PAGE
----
GHK: Does Northwestern Pritzker School of Law have an approximate hierarchy of what is most valuable for admissions: GPA, language score, personal statement, and letters of recommendation? Should an applicant include an addendum to explain his or her low GPA or language score?
MBB: No, we take a very holistic approach. Of course, academic performance and English language proficiency are important, but we also consider the letters of recommendation, work experience, personal statement, and a candidate’s commitment to international human rights. We allow strengths and weaknesses to balance one another. For example, if an applicant had average grades but developed a strong resume in international human rights after graduation and submitted strong letters of recommendation, that applicant would be competitive for admission. If there is an explanation or reason for a perceived weakness or shortcoming, such as academic performance, I strongly advise candidates to submit an addendum to help put things into context.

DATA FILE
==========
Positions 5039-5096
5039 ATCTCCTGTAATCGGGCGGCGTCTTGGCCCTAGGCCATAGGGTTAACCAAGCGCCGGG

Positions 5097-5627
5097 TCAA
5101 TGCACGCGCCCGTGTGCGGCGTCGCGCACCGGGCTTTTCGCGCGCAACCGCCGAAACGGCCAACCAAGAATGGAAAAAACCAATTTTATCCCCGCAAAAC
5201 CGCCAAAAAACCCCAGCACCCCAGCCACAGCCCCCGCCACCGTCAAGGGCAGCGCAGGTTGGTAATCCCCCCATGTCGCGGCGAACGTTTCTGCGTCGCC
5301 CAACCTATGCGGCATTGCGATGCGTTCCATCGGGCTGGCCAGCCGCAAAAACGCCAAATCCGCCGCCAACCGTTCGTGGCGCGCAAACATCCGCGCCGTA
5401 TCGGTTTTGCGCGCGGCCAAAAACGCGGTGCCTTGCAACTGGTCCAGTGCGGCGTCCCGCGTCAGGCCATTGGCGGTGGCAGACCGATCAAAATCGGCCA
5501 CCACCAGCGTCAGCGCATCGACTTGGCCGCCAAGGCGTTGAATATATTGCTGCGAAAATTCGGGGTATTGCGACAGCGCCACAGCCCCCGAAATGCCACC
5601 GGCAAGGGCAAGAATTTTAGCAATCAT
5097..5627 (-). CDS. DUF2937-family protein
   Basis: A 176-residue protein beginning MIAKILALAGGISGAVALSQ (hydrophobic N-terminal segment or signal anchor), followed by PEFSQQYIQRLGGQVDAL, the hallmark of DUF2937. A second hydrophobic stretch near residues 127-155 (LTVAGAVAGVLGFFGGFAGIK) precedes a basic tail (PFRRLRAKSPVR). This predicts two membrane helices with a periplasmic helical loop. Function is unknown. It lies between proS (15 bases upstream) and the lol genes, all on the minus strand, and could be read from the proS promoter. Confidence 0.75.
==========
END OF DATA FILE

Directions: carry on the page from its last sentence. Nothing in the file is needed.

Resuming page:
GHK: The number of courses can initially be quite overwhelming for students who sit down to create the right curricula for themselves. Northwestern Pritzker School of Law allows each student to meet with Professor Bridget Arimond to design his/her schedule. Could you tell us a bit more about this personalized process?
MBB: Professor Arimond is the faculty director of the program. She meets with incoming students virtually during the summer before the program begins to discuss their academic and career goals in order to help them select the courses that will be most beneficial. Once the students arrive on campus, Professor Arimond provides continued academic guidance and support throughout the program.